I've been listening to a lot of Biosphere lately and drawing environmental concepts. Here are a few of my favorites:
Item altar and lighting test.
This item altar will be one of many within the game's world. The player will discover these regularly as they explore. These powerups act as shards of each ability the player can unlock. Once the player has collected a handful of shards, they unlock a new character ability for solving puzzles (covered in a previous blog entry). You wouldn't be wrong to call these our own version of the "Chozo Item Spheres" from Metroid. These little rewards will act as our "invisible guiding hand" to lead the player through the game's world/narrative.
As far as it's lighting is concerned, I'm still not decided on whether the dynamic lighting in this scene will help or hurt the overall feel of the game. It's hard to say with only this example, it will require further tests and maybe even a full production play test to see if it's worth implementing fully.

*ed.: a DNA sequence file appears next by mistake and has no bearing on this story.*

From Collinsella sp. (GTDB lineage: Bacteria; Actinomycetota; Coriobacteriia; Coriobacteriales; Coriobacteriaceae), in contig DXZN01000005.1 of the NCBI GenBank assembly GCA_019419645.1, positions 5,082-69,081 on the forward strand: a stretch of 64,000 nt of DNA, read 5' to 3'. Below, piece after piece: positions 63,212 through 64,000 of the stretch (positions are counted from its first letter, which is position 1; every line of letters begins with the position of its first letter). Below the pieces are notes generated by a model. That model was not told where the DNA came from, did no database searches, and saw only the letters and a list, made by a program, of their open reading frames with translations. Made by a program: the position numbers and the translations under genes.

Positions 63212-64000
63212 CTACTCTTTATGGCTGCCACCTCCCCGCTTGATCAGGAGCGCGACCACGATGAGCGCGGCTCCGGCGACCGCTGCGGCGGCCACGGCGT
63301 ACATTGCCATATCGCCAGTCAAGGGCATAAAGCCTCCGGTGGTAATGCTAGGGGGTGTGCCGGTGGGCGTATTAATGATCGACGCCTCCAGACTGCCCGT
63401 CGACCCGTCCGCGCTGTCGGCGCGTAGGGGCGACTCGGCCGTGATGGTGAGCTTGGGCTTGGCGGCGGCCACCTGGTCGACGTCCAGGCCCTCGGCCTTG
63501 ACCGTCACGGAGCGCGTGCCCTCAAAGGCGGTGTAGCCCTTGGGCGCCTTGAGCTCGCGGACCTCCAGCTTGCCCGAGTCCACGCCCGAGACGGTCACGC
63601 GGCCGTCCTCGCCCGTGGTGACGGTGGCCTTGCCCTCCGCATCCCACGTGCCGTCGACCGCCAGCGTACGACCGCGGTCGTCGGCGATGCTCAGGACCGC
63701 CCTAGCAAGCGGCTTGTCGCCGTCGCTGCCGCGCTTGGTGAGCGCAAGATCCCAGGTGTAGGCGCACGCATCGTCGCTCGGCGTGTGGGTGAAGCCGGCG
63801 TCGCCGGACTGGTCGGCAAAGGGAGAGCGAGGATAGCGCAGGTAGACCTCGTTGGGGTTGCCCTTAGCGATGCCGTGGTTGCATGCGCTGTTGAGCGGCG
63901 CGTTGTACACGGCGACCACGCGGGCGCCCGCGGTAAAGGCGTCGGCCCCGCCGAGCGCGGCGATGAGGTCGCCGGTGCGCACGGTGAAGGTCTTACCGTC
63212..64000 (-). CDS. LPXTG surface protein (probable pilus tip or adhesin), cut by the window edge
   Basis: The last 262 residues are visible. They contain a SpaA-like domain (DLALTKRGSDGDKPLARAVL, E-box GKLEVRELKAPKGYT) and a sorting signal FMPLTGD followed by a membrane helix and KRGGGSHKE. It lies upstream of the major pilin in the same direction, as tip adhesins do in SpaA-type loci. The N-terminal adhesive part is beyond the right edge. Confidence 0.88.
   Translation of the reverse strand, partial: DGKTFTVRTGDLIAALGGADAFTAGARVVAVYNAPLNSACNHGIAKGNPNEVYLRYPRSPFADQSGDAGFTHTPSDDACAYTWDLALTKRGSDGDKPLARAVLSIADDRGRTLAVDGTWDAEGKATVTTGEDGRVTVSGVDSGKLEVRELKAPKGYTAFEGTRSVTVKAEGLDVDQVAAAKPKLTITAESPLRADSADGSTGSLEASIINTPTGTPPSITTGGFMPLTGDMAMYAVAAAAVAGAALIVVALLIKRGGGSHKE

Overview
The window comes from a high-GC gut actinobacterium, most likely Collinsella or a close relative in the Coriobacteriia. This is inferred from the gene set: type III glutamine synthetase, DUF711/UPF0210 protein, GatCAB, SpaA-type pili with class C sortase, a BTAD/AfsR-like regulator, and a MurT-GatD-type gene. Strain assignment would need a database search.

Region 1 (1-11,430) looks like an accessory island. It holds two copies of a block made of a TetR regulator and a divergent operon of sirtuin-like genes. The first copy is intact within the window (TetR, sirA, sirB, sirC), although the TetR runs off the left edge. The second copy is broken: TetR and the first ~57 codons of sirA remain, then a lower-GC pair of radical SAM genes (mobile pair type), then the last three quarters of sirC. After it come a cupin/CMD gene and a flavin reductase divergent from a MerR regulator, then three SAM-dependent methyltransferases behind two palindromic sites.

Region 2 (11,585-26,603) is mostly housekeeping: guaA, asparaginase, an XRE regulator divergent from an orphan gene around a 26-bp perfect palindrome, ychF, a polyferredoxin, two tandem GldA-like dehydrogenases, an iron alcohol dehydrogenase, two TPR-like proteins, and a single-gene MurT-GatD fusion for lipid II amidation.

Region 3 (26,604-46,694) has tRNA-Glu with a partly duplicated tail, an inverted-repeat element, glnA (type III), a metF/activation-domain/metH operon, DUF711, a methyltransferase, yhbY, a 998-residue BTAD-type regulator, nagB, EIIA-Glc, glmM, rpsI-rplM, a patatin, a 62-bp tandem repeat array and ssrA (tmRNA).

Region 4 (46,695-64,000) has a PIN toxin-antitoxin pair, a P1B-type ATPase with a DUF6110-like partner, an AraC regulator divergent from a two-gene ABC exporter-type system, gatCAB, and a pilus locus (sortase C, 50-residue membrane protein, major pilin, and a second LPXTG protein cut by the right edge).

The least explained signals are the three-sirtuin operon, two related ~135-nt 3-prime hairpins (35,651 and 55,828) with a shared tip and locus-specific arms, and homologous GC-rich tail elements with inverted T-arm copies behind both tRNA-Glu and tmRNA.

One of the game's enemies revealing itself.
This is still a work in progress for one of our boss characters. This nasty dude can split into smaller versions of himself and travel through the little inaccessible cracks in the game's world. If level development goes according to our internal tests, the in-game environments should look identical to our concept art.
Our hero being chased.
Once this nasty dude is out in the open and fully manifest, the chase is on. These will act as high anxiety moments to create a sense of pacing for the player. This way our long sprawling environments and puzzles become more palatable over extended gameplay
I find that without the proper music, art like this is impossible for me. I've never been able to draw without some sort of noise keeping me on track and motivated. It's especially effective when I find that perfect track that inspires the emotions that we intend to inspire in our players with gameplay, art, and sound. Pulse of the Labyrinth has been strongly inspired by unnerving ambient tracks and the occasional gritty dubstep/electronic track.
I suppose if I had to dispense any advice with this blog post, it would be that fully immersing yourself with things that make you feel similar to how you want your players to feel is a great way to produce work that is moving in parallel with what you intend it to look like. It's also great for driving those around you a little crazy.